New additions to the archetype include Glint-Nest Crane and Traverse the Ulvenwald.

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Crane is impressive as a creature that, like Strix or Agent, can dig very deep for the final Parasitic Strix to assemble the combo. Furthermore, it blocks like a champion with its 1/3 flying body, and also can accrue value by hitting a Baleful Strix or Shardless Agent when played naturally. Who needs to Brainstorm Ancestral Vision to the top when you can Brainstorm a Strix to the top and get it with Crane, and then bottom the rest of the cards! Glint-Nest Crane also can dig for sideboard cards like Tormod's Crypt and Powder Keg / Ratchet Bomb.

Green Sun's Zenith is quite the non-bo with Shardless Agent, but Traverse the Ulvenwald isn't, and with Delirium being quite achievable with all the artifact creatures in the deck, especially when post-board Cabal Therapy is thrown in the mix, the card is a reasonable replacement. Also important is that it can find a non-green creature such as Cavern Harpy or Parasitic Strix required to combo, or even just a Baleful Strix for value. Sideboard land bullets like Karakas also get more valuable with Traverse.

Find a list touting Traverse here and Cartesian's recent list touring Crane and Traverse below:

It's incredibly interesting how cutting away the Recruiters and hence the bevvy of tutorable options has led to more interesting cards being included. I'm keeping my eye on these lists, as I wouldn't be surprised if they're the new hotness coming up.

Next we'll look at Gerry Thompson's Grixis Control list:

Gerry brought essentially Delver-less Grixis Delver, replacing Delvers with Strix and trimming some Daze for grind cards like Painful Truths, though I'm surprised to see no Kolaghan's Command. Pyromancer, Probe, and Cabal Therapy are all still here, though, indicative of the deck following the more grindy, value-orientated spectrum that Grixis Delver can often find itself in. Replacing Delvers with more grind cards isn't something that hasn't been seen before, but Gerry's deck certainly looks like an interesting direction to take the Grixis lists.

4c Delver was one of the breakout decks of the tournament, and Kevin Jones showed its spiffy stuff in the first round on camera:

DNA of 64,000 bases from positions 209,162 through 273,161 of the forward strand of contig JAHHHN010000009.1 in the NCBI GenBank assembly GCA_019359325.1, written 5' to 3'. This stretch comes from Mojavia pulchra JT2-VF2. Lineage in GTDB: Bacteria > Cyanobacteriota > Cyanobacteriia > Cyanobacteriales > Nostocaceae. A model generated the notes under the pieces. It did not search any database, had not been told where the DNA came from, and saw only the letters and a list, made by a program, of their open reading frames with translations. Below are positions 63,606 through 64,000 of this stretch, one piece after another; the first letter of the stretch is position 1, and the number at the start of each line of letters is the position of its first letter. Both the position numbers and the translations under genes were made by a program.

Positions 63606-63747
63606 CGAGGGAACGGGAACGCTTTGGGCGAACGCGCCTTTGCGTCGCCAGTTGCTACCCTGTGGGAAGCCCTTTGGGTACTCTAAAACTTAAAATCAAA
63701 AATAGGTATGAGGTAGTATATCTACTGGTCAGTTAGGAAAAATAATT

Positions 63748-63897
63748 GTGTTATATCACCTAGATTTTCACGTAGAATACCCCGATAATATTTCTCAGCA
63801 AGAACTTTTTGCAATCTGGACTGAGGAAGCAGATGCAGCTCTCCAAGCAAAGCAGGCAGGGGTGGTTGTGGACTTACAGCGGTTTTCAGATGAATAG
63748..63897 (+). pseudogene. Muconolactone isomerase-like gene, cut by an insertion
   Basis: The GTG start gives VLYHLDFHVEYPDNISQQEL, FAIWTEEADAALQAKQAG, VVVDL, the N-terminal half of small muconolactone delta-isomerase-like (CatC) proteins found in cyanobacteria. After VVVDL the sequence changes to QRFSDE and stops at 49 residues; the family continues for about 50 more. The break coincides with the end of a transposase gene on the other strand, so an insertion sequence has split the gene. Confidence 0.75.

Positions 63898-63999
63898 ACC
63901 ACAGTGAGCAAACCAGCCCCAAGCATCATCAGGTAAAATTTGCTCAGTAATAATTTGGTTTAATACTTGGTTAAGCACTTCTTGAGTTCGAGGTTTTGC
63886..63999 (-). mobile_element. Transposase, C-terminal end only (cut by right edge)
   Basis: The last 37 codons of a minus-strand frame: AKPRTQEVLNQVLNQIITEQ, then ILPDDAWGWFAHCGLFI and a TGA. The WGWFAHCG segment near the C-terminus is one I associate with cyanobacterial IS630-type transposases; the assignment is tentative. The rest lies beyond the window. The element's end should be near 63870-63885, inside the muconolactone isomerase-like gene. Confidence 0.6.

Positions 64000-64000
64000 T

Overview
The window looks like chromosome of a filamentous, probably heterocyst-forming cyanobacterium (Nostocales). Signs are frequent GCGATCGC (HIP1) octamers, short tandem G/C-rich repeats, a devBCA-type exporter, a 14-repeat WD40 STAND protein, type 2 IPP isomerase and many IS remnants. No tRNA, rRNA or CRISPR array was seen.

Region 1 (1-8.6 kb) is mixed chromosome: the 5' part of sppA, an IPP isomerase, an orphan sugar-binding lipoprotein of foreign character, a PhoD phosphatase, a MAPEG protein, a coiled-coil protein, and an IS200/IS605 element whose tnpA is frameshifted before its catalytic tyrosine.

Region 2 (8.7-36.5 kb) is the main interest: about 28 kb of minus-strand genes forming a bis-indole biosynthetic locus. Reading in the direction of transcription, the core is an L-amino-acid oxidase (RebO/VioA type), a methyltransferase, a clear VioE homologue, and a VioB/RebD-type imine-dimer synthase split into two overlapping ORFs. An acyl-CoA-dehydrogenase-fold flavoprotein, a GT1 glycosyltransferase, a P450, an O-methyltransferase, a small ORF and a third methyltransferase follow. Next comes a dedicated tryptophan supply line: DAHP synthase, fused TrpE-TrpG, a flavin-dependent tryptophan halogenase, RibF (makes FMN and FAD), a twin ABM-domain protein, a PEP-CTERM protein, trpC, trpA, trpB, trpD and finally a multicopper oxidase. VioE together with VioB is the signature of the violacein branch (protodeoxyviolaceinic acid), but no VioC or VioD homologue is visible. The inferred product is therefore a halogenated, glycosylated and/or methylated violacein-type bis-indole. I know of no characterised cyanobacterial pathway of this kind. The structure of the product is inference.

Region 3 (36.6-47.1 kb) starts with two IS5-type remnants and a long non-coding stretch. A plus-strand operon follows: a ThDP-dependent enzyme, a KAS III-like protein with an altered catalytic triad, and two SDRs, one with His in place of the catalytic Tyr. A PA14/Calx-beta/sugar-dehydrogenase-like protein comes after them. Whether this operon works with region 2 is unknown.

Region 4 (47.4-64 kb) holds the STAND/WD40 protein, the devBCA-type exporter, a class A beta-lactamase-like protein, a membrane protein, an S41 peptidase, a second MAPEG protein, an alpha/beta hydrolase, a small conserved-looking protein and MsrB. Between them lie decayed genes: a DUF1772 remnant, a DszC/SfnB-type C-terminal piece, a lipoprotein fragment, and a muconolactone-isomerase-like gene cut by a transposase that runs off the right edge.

Everyone should be quite well acquainted with this deck now, as its been continually putting up impressive finishes. Kevin trimmed a Daze and added more flexible disruption spells such as Counterspell and Thoughtseize, indicative of the deck's more midrange direction. Leovold, Emissary of Trest is also a card that is continually popping up in these lists and also found his way into the Grixis Delver list of Andrew Tenjum despite its only light splash of green. Leovold is continually proving that he's not just exceptional in the BUG midrange shells like Shardless, but really any deck which can accommodate his strict color requirements.

Speaking of BUG shells, PCK adapted the 4c stock list into only three colors:

This deck does not forsake the core of Snapcaster Mage and True-Name Nemesis that has made 4c Delver so successful, but does replace red cards with cards such as Hymn to Tourach and Thoughtseize. Lightning Bolt and Snapcaster Mage are truly best friends though, and although Disfigure has been included in here (similar to how Jim Davis is a big fan of it in his BUG lists) to provide similar interaction, there is nothing quite like closing out a game with the good ol' "Bolt, Snapcaster, Bolt." There is less of a lean tempo style of gameplay available due to the lack of Lightning Bolt, and that ability to turn the corner quickly and flex between aggro and midrange is the biggest boon to 4c Delver that this list lacks. That being said, I'm sure the deck can still be quite effective. Getting to Snapcaster a Hymn, although ambitious, sounds delicious if it resolves.

Going more wild with BUG... What if Delvers were replaced with the ultimately underplayed Spellstutter Sprite?